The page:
I have often thought of Holland as a photographer, but this would be a slightly inaccurate description in the conservative sense. She does take photographs, but it would be more appropriate to say that she makes photographs or images. Superficially these 'combines' resemble Rauschenberg's screenprint collages, or even his much earlier blue prints from the late forties and early fifties. There is also something painterly about Holland's pictures. Where colours seem to run or almost bleed, they do so in much the same way as Helen Frankenthaler achieves in many of her works in the 50's and 60's, and in particular in the 70's with such examples as Moveable Blue. Holland seems to treat her backgrounds as a 'ground' to place images, just as a painter prepares a canvas surface. Photographs take on the quality and transparency of canvas soaked with diluted paint (an effect not dissimilar to Frankenthaler's near-contemporary Jules Olitski in such works as Green Goes Around, 1967).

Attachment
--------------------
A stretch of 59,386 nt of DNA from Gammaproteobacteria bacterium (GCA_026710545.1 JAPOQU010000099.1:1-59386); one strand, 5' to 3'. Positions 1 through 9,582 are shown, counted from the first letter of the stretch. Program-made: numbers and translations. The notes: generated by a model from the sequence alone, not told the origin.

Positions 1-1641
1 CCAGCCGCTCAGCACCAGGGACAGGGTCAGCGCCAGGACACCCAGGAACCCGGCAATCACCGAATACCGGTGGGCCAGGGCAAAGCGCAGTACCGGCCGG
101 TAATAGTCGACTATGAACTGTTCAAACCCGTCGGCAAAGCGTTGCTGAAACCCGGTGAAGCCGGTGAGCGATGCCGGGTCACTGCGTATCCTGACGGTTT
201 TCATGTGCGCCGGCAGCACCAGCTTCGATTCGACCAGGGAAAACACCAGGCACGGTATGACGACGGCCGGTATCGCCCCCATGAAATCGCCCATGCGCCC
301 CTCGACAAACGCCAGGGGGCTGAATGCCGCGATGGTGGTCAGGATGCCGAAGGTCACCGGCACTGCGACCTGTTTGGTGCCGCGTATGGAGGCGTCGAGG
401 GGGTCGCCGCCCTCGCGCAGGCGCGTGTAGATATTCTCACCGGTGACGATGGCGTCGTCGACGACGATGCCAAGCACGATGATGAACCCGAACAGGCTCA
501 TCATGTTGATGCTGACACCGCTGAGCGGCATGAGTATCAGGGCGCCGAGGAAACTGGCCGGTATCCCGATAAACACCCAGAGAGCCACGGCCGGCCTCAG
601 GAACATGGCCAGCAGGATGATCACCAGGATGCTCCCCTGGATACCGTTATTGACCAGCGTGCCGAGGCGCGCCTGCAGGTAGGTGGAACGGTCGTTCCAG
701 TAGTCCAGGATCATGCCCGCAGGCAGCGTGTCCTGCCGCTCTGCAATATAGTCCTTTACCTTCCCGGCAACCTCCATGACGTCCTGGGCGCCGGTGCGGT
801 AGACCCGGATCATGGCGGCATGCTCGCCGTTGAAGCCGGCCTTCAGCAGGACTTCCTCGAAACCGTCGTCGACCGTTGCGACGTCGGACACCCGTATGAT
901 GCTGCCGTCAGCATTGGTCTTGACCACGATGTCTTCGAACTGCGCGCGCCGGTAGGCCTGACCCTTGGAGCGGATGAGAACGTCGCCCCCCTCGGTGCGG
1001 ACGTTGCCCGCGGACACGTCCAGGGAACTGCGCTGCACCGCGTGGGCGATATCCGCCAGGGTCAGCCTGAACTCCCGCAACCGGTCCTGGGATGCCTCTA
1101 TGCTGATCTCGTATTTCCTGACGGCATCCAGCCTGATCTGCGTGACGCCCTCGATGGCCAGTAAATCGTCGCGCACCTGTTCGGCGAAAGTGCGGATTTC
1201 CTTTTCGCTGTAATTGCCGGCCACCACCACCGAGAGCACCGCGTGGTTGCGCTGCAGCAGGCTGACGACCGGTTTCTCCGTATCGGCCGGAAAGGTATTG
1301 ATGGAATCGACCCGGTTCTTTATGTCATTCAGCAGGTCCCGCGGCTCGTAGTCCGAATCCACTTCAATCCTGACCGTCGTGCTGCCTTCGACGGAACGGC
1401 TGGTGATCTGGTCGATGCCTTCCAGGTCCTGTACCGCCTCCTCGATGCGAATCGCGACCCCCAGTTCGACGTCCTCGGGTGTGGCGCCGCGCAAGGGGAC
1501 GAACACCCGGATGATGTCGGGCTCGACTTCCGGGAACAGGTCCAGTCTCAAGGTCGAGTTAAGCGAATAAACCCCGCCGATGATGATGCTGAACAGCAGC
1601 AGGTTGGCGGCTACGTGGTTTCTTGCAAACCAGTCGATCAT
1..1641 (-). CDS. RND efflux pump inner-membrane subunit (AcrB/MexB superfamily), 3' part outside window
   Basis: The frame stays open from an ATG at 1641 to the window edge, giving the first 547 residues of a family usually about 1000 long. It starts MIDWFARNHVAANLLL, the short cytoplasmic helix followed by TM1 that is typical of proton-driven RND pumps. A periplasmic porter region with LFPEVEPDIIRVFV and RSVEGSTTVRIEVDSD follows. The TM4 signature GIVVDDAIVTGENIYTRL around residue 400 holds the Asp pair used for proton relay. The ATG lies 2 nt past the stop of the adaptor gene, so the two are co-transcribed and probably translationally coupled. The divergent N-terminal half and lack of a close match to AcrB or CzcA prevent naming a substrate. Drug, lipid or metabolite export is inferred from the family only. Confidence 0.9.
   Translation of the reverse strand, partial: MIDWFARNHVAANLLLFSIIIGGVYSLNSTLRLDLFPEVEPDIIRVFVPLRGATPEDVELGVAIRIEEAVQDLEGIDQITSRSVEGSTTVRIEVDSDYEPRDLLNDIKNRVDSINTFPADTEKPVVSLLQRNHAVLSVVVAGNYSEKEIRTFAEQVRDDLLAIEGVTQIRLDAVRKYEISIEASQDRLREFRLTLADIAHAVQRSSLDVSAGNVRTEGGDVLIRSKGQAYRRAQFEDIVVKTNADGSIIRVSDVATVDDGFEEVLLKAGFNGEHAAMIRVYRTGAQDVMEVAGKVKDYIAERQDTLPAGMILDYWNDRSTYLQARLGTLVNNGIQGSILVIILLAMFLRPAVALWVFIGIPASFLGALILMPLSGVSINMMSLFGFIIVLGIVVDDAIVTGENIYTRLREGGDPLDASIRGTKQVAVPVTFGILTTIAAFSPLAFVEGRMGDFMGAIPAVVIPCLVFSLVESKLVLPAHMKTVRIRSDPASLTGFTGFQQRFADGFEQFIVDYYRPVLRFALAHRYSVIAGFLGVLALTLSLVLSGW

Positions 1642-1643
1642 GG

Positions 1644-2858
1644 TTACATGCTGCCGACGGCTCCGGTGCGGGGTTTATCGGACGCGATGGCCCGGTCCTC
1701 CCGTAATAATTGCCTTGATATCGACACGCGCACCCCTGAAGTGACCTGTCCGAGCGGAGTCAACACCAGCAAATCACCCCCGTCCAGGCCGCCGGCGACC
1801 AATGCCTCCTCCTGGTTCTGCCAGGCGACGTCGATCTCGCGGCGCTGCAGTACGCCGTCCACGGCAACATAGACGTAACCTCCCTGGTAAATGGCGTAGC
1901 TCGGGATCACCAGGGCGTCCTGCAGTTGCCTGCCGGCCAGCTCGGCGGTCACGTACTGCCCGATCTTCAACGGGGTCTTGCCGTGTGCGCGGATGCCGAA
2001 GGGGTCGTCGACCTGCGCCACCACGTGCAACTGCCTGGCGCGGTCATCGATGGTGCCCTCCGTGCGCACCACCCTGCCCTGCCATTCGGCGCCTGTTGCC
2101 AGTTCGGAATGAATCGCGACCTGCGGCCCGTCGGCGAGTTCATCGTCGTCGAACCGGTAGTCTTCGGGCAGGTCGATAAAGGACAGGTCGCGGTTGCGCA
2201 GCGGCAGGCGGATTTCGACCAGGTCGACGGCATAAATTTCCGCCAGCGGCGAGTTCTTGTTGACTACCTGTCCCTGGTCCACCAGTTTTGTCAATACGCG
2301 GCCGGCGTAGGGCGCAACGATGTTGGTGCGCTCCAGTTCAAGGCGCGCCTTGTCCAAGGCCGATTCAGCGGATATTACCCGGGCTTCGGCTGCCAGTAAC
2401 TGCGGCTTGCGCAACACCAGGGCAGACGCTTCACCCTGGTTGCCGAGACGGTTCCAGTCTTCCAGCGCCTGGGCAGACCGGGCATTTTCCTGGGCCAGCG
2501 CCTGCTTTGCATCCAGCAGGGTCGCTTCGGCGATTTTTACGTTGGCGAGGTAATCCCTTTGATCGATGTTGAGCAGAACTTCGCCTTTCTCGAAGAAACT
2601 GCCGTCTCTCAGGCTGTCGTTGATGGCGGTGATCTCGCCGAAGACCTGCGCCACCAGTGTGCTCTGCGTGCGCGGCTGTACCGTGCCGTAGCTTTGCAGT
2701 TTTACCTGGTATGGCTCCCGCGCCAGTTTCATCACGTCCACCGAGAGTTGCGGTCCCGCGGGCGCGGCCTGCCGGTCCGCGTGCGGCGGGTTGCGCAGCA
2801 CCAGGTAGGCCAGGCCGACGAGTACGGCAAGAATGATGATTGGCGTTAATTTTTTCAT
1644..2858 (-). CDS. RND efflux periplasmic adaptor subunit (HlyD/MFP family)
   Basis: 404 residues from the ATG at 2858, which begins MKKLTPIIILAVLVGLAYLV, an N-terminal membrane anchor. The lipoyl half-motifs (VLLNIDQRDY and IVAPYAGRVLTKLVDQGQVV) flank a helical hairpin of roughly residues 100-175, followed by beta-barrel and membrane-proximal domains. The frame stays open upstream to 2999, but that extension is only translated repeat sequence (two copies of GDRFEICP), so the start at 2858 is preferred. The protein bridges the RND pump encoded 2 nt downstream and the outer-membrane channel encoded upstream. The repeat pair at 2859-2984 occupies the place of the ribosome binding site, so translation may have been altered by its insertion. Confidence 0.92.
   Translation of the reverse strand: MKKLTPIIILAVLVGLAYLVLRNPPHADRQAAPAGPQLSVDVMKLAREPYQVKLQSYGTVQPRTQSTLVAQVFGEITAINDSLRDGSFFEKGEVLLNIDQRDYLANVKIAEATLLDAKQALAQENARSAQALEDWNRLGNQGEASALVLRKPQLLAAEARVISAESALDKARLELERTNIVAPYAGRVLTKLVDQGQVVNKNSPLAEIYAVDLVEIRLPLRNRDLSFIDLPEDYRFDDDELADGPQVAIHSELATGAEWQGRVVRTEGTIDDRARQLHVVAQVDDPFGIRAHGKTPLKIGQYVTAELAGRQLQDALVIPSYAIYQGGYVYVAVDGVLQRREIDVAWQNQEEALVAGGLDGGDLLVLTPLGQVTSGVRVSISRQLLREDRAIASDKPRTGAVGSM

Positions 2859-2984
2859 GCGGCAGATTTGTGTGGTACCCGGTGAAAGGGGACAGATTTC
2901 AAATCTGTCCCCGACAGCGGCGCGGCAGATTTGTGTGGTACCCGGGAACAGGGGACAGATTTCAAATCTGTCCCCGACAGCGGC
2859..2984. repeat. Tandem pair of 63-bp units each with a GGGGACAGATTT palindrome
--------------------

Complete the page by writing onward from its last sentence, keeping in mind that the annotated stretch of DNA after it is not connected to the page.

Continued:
As we explore the images, we realise that Holland has produced a complex series that relies on multiple narratives rich in fairy tales, bedtime stories and folklore. Holland is a woman who uses her works to speak to women, reclaiming the power of narration for women, to examine and give a voice to their experiences while focusing on what is deemed to be female creativity. She re-appropriates from male interpretations of these experiences by taking on Freudian symbolism. Her images are full of locks and keys. Just look at details of the What came Picking Jasmine series and we see fishhooks, stockings, hair, fabric, shoes and eggs, symbolising birth, life and death. They seem like collections out of a Victorian girl's childhood. These works are quite disturbing. The more you gaze at them the more is revealed, rather like looking at a Cocteau Twins' album cover.